By Loubna Flah
By Loubna Flah
Casablanca – Sexual harassment towards women in Morocco, especially in public places, has become a tacit practice rarely denounced. It takes several forms, ranging from inappropriate comments and offensive remarks to actual physical assault.
Women can also face sexual blackmail at their workplace. They are often exposed to unwelcome sexual advances or inappropriate promises of reward in exchange of sexual favors. Sexual harassment is usually perpetrated by a man holding a powerful position.
Proving the occurrence of impertinent sexual advances is an intricate task. Victims of sexual harassment find it often difficult to give tangible evidence of bullying.
Nevertheless, the repercussions of this kind of abuse remain an impediment towards a full emancipation of women in society.
Offensive teasing and indecent overtones denoted by physical gestures have become so commonplace in public places that almost nobody puts them under scrutiny. Instead, women are often blamed for their own turmoil.
Many ascribe the prevalence of sexual harassment against women to their body-revealing clothing. In traditional societies like Morocco women are bound by religion and traditional social values to embrace modesty in their dress. Therefore, when sexual harassment occurs, women are the first to be held accountable.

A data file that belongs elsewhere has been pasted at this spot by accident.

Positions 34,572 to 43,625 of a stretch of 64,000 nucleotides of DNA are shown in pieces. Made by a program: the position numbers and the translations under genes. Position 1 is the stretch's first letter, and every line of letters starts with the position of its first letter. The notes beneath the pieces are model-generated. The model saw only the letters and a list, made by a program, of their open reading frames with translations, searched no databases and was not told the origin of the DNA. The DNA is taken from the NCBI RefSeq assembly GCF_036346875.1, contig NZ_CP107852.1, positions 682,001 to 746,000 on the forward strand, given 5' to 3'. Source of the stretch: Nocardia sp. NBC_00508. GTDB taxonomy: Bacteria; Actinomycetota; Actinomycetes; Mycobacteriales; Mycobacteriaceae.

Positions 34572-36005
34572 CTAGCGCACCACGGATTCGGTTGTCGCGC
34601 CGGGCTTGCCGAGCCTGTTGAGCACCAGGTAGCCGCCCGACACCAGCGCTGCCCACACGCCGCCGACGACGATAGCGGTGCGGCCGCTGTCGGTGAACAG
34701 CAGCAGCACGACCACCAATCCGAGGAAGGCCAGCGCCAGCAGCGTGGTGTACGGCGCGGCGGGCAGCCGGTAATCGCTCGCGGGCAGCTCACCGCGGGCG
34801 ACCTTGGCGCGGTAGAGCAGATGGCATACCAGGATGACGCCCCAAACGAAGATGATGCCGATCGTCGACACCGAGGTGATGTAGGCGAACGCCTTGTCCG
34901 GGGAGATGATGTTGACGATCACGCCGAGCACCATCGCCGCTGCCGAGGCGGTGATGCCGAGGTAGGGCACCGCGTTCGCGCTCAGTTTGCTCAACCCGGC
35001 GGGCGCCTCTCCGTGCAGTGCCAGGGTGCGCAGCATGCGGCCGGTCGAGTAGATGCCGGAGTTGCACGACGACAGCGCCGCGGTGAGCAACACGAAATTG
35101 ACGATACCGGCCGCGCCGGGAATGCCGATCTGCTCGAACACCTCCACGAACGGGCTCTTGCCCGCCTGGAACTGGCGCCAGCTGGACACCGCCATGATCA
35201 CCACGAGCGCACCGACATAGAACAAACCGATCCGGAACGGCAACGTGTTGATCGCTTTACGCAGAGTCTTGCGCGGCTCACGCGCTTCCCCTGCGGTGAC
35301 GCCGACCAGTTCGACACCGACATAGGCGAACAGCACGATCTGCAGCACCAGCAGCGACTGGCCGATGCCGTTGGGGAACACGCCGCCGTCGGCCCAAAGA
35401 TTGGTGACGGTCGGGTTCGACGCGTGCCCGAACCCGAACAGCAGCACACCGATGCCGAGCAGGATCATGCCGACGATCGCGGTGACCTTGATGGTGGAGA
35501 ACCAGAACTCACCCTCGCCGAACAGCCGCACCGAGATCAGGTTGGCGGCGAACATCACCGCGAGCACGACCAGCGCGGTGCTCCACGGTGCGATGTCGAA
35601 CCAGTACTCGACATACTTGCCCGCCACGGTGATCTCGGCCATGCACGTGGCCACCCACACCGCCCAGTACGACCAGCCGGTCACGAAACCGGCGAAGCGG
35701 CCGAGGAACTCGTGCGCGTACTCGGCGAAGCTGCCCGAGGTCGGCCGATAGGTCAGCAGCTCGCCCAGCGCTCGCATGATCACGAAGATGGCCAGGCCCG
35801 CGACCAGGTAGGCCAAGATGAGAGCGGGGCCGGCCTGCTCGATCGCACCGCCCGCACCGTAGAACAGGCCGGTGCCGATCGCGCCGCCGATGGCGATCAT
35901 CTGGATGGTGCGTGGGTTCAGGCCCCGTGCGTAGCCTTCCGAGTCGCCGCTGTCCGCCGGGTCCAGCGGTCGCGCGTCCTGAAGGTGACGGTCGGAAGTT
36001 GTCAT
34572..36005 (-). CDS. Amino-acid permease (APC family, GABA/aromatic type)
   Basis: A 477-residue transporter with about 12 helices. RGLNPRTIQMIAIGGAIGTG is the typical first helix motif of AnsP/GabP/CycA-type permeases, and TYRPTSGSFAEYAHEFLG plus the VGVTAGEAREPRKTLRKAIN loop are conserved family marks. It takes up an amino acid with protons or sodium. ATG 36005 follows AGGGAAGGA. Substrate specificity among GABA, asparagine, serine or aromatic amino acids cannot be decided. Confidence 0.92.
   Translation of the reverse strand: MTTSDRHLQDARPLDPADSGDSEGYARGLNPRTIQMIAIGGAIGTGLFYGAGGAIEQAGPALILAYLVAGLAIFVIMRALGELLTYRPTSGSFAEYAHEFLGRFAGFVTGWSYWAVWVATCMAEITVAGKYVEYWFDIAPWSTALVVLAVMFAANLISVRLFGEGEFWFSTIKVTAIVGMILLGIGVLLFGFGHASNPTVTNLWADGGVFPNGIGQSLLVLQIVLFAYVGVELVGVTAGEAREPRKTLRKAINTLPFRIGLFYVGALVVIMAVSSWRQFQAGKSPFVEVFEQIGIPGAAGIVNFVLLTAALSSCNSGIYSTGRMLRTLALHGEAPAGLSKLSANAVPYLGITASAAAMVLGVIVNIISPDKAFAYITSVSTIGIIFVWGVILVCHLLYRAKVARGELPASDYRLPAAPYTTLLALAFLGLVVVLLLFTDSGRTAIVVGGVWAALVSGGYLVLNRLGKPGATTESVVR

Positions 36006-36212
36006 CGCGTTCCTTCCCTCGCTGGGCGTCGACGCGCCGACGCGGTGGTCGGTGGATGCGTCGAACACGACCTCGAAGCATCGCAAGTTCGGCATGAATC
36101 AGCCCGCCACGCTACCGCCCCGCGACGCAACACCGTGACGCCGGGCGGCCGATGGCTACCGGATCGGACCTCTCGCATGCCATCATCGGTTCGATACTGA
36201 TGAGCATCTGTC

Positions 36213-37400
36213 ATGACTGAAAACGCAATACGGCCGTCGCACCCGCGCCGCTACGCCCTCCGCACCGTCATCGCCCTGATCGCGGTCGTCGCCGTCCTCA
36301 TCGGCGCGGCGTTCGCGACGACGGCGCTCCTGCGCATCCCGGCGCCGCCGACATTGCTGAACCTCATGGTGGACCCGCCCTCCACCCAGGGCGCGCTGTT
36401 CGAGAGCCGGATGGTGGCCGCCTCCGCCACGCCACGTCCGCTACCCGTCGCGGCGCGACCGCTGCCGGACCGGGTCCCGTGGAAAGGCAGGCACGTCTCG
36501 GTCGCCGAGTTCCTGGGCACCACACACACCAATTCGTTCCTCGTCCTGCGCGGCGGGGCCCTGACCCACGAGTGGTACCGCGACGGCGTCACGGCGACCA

On the other hand, men are not reprimanded neither by the family nor by the media for indecent behavior. In typical patriarchal societies, social norms are often defined from the vantage point of men. Throughout history, men, who have had unimpeded access to the public realm, have been laying the foundations of a social system that serves best their own interests.
Any measure that would undermine chauvinistic authority over society, either under the banner of modernity or equality, is likely to be ignored or to be faced with a fierce opposition.
Sexual Harassment and the Moroccan Law
Though Moroccan law does not prohibit isolated comments and offensive teasing that are not very serious, it considers physical sexual harassment, especially in work places as a serious crime. The litigant, be it a man or a woman can file a complaint that is submitted to the civil court.
Indeed, Article 503 of the Moroccan penal code states, “guilty of sexual harassment and liable to one to two years of imprisonment and a fine amounting to MAD 5000 whoever harasses another person by the virtue of their authority by issuing orders, threats, constraints or any other mean in exchange of sexual favors”.
Article 40 also gives harassed employees the right to leave their position and claim legitimate compensation.
Redouan Garfaoui, an expert in social law, explains in his article in the Moroccan daily Le Soir that the plaintiff needs to prove that the person who committed sexual harassment has used their power to ask for sexual favors.
The plaintiff needs to demonstrate that the person accused is aware of their actions and that there is actual evidence of harassment in recruiting or giving a raise with vindictive intentions if the plaintiff refuses.
Garfaoui notes that employers can play a pivotal role in protecting their staff against sexual harassment by investigating accusations and complaints with integrity and impartiality.
This said the likelihood of being harassed in the streets for women in particular remains very high since no concrete measures have been taken either through media campaigns or at schools in order to dissuade young generations from engaging in this indecent behavior.
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